EMD Relative weekly notes
Week Ending June 15, 2018
This past Wednesday the Fed indicated that two further rate hikes (in addition to June's) seemed warranted, with an upbeat outlook for the US economy. Importantly, there was no mention of the external stresses arising—EM volatility and slowing ex-US growth—indicating that those were not (yet) real considerations. On Thursday the European Central Bank (“ECB”) laid out a timetable for withdrawing quantitative easing (“QE”) and raising rates (no sooner than a year from now!) that struck the markets as dovish.
That combination, which deepened the divergence in major central bank policies which ought to lead to a stronger USD, is a bad one for EMD. Thus the current adjustment process whereby real interest rates must rise to attract capital will continue, making local currency investing in the asset class unlikely to produce positive results for any extended period until this divergence narrows. This does not require the absolute end of the Fed hiking cycle, just a reliable signal that it is nearing. When that comes, a less severe Fed outlook and a stricter ECB outlook should turn into a positive for EMD at some point.
With a widespread acknowledgement of EM market stresses, the market is moving to a point where unambiguous value should begin to open up. Historically, this first occurs in shorter duration EM dollar bonds, and then when sentiment turns and investor flows resume longer bonds contract in spread aggressively. If one takes the new Fed forecast and assumes that in mid-2019 we will see a 3% overnight rate—which represents at or very near end-cycle—coupled with modest ECB hikes, short duration EM debt with current yield of 6% and have what we consider to be very low default risk. Realizing capital gains in addition to income, though, would await a turn in developed market the divergence of major central bank policy detailed above.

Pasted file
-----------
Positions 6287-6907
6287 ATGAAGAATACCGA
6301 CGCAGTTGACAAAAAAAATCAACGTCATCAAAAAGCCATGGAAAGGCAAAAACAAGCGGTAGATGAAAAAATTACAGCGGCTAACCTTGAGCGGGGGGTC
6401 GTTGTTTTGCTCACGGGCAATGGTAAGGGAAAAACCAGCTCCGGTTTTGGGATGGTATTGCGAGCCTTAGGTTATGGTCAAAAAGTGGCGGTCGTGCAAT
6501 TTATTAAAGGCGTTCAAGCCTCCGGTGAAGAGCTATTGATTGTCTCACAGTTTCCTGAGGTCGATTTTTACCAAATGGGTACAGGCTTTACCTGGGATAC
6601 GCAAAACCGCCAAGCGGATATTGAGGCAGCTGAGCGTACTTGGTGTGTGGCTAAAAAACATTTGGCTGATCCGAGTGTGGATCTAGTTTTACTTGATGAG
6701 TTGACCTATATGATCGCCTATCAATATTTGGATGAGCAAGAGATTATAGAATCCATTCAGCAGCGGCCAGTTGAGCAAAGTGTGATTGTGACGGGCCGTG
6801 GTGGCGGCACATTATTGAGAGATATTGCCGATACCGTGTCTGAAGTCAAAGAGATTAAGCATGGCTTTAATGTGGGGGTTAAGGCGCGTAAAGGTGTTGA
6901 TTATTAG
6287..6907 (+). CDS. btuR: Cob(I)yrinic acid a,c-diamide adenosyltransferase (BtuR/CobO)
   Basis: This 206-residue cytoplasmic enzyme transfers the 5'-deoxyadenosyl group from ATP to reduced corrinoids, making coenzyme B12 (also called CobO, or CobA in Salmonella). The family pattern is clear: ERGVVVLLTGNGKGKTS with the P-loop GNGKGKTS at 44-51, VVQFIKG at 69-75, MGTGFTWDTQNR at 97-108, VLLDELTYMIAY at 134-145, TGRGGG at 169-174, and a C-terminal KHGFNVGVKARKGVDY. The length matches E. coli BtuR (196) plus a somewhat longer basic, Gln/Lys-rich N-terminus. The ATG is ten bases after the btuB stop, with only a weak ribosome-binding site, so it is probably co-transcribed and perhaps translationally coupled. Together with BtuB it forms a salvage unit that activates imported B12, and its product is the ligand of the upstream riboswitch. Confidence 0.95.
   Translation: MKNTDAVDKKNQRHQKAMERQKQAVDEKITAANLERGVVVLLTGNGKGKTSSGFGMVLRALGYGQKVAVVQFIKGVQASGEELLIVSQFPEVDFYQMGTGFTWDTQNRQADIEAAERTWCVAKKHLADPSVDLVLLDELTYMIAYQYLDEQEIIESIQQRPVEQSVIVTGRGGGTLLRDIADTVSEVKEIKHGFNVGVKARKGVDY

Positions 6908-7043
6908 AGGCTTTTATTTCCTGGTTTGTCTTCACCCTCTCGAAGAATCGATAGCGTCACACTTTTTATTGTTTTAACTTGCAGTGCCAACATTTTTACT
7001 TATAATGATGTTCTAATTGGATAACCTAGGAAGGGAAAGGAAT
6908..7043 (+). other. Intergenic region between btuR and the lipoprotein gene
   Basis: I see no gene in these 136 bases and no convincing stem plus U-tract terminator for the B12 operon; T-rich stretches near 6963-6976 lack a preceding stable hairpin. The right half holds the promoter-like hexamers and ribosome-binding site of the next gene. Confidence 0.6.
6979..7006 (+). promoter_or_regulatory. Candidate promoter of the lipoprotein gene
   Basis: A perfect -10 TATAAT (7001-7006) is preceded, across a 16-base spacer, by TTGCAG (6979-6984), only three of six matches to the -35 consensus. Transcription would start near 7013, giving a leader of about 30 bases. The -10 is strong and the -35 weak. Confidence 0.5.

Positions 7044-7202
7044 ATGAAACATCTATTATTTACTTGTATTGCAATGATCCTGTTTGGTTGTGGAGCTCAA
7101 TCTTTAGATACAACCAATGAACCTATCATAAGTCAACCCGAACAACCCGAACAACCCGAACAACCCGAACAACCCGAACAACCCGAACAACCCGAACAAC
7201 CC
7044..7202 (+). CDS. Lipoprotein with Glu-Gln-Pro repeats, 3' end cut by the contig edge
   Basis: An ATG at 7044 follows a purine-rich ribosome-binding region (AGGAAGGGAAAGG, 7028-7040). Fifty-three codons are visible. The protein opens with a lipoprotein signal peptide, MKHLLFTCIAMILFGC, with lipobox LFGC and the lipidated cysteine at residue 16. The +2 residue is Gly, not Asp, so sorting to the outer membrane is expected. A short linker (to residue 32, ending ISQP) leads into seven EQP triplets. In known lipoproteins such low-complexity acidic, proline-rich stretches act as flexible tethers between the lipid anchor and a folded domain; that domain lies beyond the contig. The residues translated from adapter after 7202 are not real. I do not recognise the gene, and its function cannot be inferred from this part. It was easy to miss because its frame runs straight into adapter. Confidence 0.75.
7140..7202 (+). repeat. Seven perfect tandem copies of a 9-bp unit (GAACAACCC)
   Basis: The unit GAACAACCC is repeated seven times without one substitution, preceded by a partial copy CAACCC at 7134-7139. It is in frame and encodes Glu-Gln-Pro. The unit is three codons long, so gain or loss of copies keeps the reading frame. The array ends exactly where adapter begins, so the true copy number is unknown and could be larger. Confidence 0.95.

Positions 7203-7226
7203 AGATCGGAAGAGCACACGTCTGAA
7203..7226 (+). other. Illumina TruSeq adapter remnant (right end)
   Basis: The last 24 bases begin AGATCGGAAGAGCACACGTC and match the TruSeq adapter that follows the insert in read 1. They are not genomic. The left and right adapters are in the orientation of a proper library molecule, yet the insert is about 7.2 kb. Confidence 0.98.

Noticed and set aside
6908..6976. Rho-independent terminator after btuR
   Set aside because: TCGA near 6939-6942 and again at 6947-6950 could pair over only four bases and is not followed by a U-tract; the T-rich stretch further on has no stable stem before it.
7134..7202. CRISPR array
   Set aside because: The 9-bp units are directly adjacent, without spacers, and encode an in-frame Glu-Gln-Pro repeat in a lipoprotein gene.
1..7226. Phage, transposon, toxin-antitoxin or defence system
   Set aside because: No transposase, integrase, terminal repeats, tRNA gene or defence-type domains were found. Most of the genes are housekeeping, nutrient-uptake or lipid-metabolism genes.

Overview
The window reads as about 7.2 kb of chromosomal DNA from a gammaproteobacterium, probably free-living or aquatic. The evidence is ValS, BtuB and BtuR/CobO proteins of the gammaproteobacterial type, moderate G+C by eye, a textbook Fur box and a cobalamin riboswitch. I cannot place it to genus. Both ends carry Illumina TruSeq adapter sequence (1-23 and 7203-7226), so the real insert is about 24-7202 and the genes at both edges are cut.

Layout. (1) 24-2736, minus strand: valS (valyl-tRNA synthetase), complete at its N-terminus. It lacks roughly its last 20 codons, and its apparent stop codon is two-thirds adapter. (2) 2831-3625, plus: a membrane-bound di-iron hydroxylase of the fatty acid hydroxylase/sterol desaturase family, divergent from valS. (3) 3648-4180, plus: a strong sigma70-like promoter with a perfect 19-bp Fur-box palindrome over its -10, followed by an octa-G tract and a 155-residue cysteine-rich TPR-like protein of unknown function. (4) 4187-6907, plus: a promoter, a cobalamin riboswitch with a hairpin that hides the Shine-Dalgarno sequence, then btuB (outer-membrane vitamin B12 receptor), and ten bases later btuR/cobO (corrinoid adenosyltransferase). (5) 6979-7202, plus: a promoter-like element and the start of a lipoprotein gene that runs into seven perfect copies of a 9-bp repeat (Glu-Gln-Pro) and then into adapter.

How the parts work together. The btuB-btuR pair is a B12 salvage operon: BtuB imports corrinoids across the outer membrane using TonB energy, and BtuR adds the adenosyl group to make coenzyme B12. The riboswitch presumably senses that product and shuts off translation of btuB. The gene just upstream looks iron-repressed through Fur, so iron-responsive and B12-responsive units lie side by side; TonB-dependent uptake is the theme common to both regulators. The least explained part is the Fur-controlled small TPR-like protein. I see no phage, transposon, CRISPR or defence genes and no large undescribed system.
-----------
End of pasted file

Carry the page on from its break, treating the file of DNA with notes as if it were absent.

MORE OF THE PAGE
While considering the fact that EM stresses are very well along in being priced in, investors should recognize that the central bank actions now affecting EM will, in our opinion, eventually affect most other, if not all, asset classes. Looking at the combined stimulus represented by ECB and Fed balance sheet buying, that stimulus has moved from positive in 2017 to flat in the first quarter of 2018 to a negative $30B in Q2 (sources: Federal Reserve Bank and ECB). From here, it rapidly accelerates to negative $70B in Q3, negative $135B in Q4, and negative $150B in Q1 of 2019.
We think asset classes so far unaffected by this large shift in stimulus are likely to face a similar re-pricing in the relatively near future. If true, EMD is simply “ahead of the pack” and poised to look attractive on a relative basis. The 500-basis point out-performance of US high yield to EMD year to date already stands as an example of that.
The views and opinions contained herein are those of Schroders’ investment teams and/or Economics Group, and do not necessarily represent Schroder Investment Management North America Inc.’s house views. These views are subject to change. This information is intended to be for information purposes only and it is not intended as promotional material in any respect.